Japan should tap the great potential of carbon-free geothermal resources

Japan, which has many volcanoes, is rich in geothermal resources. The public and private sectors should work together to strengthen their efforts to make the most of this energy source.

Environment Minister Shinjiro Koizumi has announced that the government will accelerate the development of geothermal power generation. By reviewing the operation of relevant laws and regulations, the government plans to shorten the period between surveys of suitable locations and the start of operations, which usually takes more than a decade, to as little as eight years.

As 80% of geothermal heat sources are concentrated in national and quasi-national parks, it has been pointed out that the criteria for allowing their development are unclear. Therefore, the government intends to present detailed requirements for the screenings.

The government has set a target of reducing Japan’s greenhouse gas emissions by 46% from the fiscal 2013 level by fiscal 2030.

To achieve this goal, it is essential to expand the use of renewable energy. Solar and wind power generation will play a central role. However, geothermal power generation also has great potential. It is only natural to seek ways to utilize geothermal power.

Geothermal power generation taps into magma-heated water and steam from a layer about 2,000 meters underground to rotate turbines that generate electricity. Unlike solar and wind power, this system can generate electricity at a stable output regardless of weather conditions. It also does not emit greenhouse gases.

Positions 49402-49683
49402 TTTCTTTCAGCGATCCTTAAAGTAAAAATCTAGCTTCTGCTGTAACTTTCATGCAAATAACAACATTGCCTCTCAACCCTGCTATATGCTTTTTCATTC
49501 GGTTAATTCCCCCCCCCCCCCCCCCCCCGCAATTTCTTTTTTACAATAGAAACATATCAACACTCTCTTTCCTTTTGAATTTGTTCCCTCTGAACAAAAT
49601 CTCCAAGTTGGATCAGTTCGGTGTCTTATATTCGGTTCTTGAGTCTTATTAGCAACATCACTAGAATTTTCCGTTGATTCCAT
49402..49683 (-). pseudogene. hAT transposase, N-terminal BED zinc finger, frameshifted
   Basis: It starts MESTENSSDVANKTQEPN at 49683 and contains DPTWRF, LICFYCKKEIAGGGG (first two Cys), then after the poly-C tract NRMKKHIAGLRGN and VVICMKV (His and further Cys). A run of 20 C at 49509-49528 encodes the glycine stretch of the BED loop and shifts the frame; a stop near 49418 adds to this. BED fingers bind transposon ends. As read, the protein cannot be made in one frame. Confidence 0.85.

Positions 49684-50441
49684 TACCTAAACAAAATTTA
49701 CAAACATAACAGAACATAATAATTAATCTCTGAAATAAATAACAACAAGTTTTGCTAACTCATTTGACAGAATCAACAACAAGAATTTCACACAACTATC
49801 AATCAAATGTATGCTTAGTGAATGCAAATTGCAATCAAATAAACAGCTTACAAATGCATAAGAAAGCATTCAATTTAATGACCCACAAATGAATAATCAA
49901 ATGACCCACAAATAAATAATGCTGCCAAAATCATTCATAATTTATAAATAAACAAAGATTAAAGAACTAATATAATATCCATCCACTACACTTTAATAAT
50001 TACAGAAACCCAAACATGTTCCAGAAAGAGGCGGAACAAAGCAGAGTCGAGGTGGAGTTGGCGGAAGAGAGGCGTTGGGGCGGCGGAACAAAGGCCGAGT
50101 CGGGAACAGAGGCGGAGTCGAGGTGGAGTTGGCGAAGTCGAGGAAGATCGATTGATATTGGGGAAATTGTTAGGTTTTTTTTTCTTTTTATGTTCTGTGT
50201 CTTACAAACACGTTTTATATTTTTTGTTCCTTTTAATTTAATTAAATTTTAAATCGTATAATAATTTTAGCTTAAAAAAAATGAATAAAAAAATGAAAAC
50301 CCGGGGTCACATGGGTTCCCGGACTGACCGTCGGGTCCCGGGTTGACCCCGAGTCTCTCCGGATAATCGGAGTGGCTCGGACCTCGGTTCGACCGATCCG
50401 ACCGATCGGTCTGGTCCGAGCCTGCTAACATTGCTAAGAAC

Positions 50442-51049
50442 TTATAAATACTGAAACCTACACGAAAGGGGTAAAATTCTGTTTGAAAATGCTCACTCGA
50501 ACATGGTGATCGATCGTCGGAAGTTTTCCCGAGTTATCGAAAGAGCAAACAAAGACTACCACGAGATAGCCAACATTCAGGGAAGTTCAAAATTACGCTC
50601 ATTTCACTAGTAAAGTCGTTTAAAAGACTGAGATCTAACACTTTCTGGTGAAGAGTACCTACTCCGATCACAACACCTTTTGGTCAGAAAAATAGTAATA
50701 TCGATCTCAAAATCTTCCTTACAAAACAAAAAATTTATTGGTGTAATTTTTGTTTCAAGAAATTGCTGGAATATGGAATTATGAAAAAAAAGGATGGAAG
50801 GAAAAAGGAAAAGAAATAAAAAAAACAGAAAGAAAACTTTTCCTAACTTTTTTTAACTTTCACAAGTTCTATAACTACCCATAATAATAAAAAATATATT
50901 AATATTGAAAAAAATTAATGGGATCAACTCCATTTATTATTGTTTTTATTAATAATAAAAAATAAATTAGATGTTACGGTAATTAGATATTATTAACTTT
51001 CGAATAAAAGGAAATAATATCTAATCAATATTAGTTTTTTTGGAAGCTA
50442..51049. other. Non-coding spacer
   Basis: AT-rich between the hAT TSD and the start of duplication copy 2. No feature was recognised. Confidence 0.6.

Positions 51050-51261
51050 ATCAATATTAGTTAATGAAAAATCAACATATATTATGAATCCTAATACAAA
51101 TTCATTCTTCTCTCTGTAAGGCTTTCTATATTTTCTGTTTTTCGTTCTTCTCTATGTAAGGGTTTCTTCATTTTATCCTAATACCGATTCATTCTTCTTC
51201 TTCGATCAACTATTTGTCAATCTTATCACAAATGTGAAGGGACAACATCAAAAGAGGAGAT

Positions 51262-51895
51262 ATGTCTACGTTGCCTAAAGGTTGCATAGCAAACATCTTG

Japan has an estimated 23,470 megawatts of geothermal resources, the third largest in the world after the United States and Indonesia. However, Japan’s current generation capacity of 600 megawatts is less than that of one nuclear reactor, standing at 10th in the world.

In fiscal 2019, geothermal power generation accounted for 0.3% of the nation’s total electricity supply, a figure that has not increased over the past 10 years. The government needs to closely examine the cause and expedite improvement measures.

It costs about ¥500 million to drill a well for geothermal power generation. However, since it is difficult to know in advance whether such a well will actually produce hot water, the success rate of such geothermal power generation projects is said to be about 30%. Technological innovation is needed to improve development accuracy and reduce related costs.

Technology has already been put into practical use to measure underground magnetism from helicopters and determine the locations of hot water. Efforts should be made to use such technology to improve the success rate of drilling for geothermal power generation. It is also important to reduce the drilling costs by measures such as downsizing equipment.

It is also vital to gain the understanding of local people. Those in the hot spring businesses, such as hotels and Japanese-style ryokan inns, often oppose the development of geothermal power generation because they are concerned about a potential decrease in the amount of hot water and changes in the water quality.

The Wasabizawa geothermal power plant in Yuzawa, Akita Prefecture, which started operating in 2019 as the nation’s first such large-scale power plant in 23 years, will serve as a useful reference. The operating company reached an agreement with the local people on such matters as the company monitoring the amount of hot water and sharing the data with them.

The hot water used for geothermal power generation is also utilized to grow vegetables in greenhouses in an effort to vitalize the local community. It is hoped that such efforts will be expanded to other regions.

— The original Japanese article appeared in The Yomiuri Shimbun on May 21, 2021.